Ofgem has today published in detail the reform changes that it trailed last October in an attempt to deliver a “simpler, clearer and fairer energy market.”
The reforms published by the energy regulator include:
- Limiting suppliers to four “core tariffs” per fuel (collective switching schemes will be able to negotiate bespoke prices).
- Dual fuel and online account management discounts will remain and not be considered a “core tariff”.
- Most tariffs will have a standing charge and single unit rate.
- Prohibit poor value “dead” tariffs. This will ensure that no customers are left behind on poor value, out of date tariffs.
- Suppliers are required to offer customers details on the cheapest tariff available to them.
- All information sent to customers must be simplified, personalised and more engaging.
- Include a new tariff information label and use a new Tariff Comparison Rate (TCR) to help switching.
Ofgem envisages that it will proceed to implement the reforms listed above as soon as this summer, barring an appeal. The energy regulator is confident that the main tariff reforms will all be in place by December 2013 but is also urging energy suppliers to deliver the reforms sooner as the policy position is now settled.
Commenting on the detailed rule changes, Andrew Wright, senior partner for markets at Ofgem said: “Our reforms today are the blueprint for the simpler, clearer and fairer energy market that consumers deserve. This will provide them with the choices they want alongside the simplicity they need.
“They have been delivered following two years of engagement with consumers and industry in the most comprehensive ever review of the retail market.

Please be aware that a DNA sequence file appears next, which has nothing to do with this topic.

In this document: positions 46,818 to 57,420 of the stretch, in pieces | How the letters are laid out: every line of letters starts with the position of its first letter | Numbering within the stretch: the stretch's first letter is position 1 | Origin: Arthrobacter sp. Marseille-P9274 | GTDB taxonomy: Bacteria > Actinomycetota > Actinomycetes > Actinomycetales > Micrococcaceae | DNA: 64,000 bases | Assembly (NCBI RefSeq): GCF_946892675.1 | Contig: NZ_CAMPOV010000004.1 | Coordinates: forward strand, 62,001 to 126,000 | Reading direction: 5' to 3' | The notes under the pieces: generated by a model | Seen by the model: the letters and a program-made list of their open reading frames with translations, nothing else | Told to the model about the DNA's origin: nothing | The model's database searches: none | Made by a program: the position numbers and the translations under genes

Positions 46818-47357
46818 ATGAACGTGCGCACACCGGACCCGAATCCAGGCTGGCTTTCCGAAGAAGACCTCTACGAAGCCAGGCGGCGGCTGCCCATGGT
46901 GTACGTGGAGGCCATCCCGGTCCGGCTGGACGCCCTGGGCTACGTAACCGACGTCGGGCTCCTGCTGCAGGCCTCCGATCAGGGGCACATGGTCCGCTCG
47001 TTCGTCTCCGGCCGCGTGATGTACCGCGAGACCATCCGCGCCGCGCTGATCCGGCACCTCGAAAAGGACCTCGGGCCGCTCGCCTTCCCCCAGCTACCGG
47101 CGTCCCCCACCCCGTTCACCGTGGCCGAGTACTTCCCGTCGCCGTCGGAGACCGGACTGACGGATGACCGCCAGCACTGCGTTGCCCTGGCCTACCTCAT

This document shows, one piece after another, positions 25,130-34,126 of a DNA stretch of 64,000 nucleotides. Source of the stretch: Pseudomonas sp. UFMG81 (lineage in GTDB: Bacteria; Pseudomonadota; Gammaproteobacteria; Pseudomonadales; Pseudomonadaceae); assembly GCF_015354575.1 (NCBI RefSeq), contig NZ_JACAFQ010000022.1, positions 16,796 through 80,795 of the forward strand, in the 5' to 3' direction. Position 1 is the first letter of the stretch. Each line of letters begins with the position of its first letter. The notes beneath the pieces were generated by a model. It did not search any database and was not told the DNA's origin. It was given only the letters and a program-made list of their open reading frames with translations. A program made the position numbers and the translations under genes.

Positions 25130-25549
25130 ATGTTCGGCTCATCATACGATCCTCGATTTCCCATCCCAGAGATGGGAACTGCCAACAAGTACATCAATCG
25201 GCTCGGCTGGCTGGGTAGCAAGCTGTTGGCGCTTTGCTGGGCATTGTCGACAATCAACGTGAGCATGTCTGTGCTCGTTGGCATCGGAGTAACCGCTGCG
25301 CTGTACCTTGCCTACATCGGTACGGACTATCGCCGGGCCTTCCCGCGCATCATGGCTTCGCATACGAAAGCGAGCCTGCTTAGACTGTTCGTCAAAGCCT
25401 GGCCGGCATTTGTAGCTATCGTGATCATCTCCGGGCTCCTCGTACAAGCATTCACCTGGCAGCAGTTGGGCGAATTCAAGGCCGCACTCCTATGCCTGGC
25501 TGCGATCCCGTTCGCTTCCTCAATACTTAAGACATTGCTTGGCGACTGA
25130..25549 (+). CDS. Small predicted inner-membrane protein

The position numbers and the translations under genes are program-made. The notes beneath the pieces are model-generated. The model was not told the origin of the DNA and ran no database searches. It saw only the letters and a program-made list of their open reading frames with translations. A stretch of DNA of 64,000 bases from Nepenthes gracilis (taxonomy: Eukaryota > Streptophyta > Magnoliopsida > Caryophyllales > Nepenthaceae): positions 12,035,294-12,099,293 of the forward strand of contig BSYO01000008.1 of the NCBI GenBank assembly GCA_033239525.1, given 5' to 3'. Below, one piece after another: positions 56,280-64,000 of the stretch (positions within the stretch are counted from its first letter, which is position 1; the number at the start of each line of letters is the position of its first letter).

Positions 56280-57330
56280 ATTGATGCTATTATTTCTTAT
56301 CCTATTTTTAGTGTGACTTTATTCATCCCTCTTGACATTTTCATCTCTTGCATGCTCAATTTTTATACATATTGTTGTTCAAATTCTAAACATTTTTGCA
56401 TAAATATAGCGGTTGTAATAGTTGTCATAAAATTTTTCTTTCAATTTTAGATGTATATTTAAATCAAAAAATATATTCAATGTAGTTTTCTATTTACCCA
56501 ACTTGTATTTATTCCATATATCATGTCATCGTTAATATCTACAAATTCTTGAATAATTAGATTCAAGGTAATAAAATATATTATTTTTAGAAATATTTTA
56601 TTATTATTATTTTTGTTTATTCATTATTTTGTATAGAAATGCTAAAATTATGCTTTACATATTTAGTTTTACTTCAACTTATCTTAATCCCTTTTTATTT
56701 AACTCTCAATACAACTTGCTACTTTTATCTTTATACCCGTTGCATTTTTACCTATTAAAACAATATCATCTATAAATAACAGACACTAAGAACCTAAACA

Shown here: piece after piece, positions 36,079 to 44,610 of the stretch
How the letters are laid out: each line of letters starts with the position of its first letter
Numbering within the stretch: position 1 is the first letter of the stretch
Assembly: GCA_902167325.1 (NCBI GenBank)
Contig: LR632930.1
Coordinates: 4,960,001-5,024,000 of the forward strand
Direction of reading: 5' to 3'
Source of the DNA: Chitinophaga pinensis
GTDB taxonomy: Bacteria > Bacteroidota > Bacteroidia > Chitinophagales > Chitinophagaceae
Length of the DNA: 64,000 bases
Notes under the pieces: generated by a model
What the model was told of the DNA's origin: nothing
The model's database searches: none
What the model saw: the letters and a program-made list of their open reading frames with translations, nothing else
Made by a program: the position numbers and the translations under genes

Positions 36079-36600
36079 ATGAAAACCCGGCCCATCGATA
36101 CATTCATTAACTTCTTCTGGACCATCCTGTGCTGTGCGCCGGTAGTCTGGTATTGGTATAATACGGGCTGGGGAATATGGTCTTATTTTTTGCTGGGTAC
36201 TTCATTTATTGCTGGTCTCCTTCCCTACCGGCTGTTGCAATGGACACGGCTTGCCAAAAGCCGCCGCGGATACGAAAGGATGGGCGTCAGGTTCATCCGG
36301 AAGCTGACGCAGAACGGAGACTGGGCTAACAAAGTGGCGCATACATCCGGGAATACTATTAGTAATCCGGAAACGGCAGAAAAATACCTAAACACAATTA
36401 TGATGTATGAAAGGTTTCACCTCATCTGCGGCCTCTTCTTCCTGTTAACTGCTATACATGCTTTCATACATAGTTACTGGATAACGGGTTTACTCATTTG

“Now that our proposals have been confirmed it also gives supplier a unique opportunity to forge ahead, building on the progress some have already made, and begin to restore trust in the energy market. Further hesitation will only delay benefits for consumers.”
Ed Davey, secretary of state for energy and climate change, added: “It’s simply scandalous that over eight in ten of households, including the most vulnerable, are put off switching or engaging in the energy market.”
Davey continued: “These reforms are the fastest way to speed up delivery of simpler bills and a fairer system.
Greg Barker, minister for energy and climate change, added: “I urge energy suppliers to get on with it, and make the energy market easier for householders to navigate.”
Responding to Ofgem's Retail Market Review annoncement, Energy UK said: “Energy UK supports the thrust of Ofgem’s proposals. It has taken a lot of work to get to this stage. The new rules contain a lot of detail and have only just been finalised but the industry is committed to implementing changes as quickly as we can.
“These are major changes to the market. The reforms need to be allowed to bed in, with a period of stability for consumers. The impact should also be monitored closely so we can learn for the future.”